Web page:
• 3.
    Hooijmaijers, Cornelis
    et al.
    University of Auckland.
    Gould, K S
    Photoprotective pigments in red and green gametophytesof two New Zealand liverworts2007Inngår i: New Zealand Journal of Botany, ISSN 0028-825X, E-ISSN 1175-8643, Vol. 45, s. 451-461Artikkel i tidsskrift (Fagfellevurdert)
    Abstract [en]

    Gametophytes of Jamesoniella colorata (Jungermanniaceae) and Isotachis lyallii (Isotachidaceae) produce red leaves in exposed habitats, but green leaves in shaded environments. To understand the functional significance of this colour polymorphism, the anatomy, pigment composition, optical properties, and kinetics of chlorophyll a fluorescence were compared for red and green gametophytes. Both colour morphs were structurally similar, but the red leaves held unidentified red pigment(s) firmly associated with the cell wall. Green morphs contained more chlorophylls and carotenoids, and had higher ratios of chlorophylls to carotenoids, than did the red morphs. Red leaves absorbed 10% more photosynthetically active radiation, with a maximum at 540 nm, than did the green leaves. Under high irradiance, the red leaves maintained higher apparent quantum efficiencies for photosynthesis, and had larger photochemical and non-photochemical quenching values. The data indicate that red gametophytes have the greater potential to mitigate the damaging effects of high irradiance.

  • 4.
    Hooijmaijers, Cortwa
    University of Auckland.
    Membrane integrity, oxidative damage and chlorophyll fluorescenceduring dehydration of the thalloid liverwort Monoclea forsteri Hook2008Inngår i: Journal of Bryology, ISSN 0373-6687, E-ISSN 1743-2820, Vol. 30, s. 217-222Artikkel i tidsskrift (Fagfellevurdert)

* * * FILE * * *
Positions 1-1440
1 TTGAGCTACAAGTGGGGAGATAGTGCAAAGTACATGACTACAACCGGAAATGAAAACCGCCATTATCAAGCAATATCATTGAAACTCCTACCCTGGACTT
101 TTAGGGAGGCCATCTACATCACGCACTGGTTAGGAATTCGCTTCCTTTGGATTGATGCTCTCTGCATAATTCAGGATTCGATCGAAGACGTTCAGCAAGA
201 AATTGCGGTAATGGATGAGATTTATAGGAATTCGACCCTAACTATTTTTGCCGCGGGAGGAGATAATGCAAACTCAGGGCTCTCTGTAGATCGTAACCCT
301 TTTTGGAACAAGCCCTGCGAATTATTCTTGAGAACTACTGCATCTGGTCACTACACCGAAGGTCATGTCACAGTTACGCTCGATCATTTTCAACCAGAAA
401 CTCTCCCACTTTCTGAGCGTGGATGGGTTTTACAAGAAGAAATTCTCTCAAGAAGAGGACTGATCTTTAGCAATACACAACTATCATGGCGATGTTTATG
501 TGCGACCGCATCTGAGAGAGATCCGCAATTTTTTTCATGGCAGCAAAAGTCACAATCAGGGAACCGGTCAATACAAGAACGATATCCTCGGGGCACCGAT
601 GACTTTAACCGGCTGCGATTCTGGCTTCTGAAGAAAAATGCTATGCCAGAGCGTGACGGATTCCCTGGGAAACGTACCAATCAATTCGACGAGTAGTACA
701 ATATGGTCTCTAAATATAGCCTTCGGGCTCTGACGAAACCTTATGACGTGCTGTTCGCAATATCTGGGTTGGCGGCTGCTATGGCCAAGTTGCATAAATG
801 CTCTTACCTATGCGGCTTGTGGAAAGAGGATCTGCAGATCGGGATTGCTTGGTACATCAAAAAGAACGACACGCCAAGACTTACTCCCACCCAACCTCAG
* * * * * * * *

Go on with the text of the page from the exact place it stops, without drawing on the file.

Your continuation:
Abstract [en]

    Monoclea forsteri Hook. is a thalloid liverwort species that is found in damp habitats and can, therefore, be expected to be sensitive to dehydration. It does, however, have some unique chemical constituents and anatomical features that could play a role in dealing with the adverse effects of water deficits. Corresponding to the habitat, M. forsteri lost its turgor at high relative water content (RWC=0.90) and did not survive drying below 20% RWC. Moreover, the gametophytes showed an increase in malondialdehyde content and a depletion of the ascorbate pool during dehydration, indicating oxidative damage. Cellular constituents did not affect turgor pressure during drying and electrolyte leakage from the cells was greatly increased at RWC< 0.20. Photosynthetic processes seemed not to be affected by the loss of turgor, but a decline appeared to correlate with an increase in electrolyte leakage. A speedy and fully sustained recovery from dehydration was realized from water contents above 30% and seemed only to be possible if membrane integrity could be preserved. Anatomical characteristics within M. forsteri gametophytes deserve further investigation to better understand their physiological functions.

  • 5.
    Hooijmaijers, Cortwa
    et al.
    Chonnam National University.
    Rhee, Ji Ye
    Chonnam National University.
    Kwak, Kyung Jin
    Chonnam National University.
    Chung, Gap Chae
    Chonnam National University.
    Horie, Tomoaki
    Shinsu University.
    Katsuhara, Maki
    Okayama University.
    Kang, Hunseung
    Chonnam National University.
    Hydrogen peroxide permeability of plasma membrane aquaporins of Arabidopsis thaliana.2012Inngår i: Journal of plant research, ISSN 0918-9440, E-ISSN 1618-0860, Vol. 125, nr 1, s. 147-53Artikkel i tidsskrift (Fagfellevurdert)
    Abstract [en]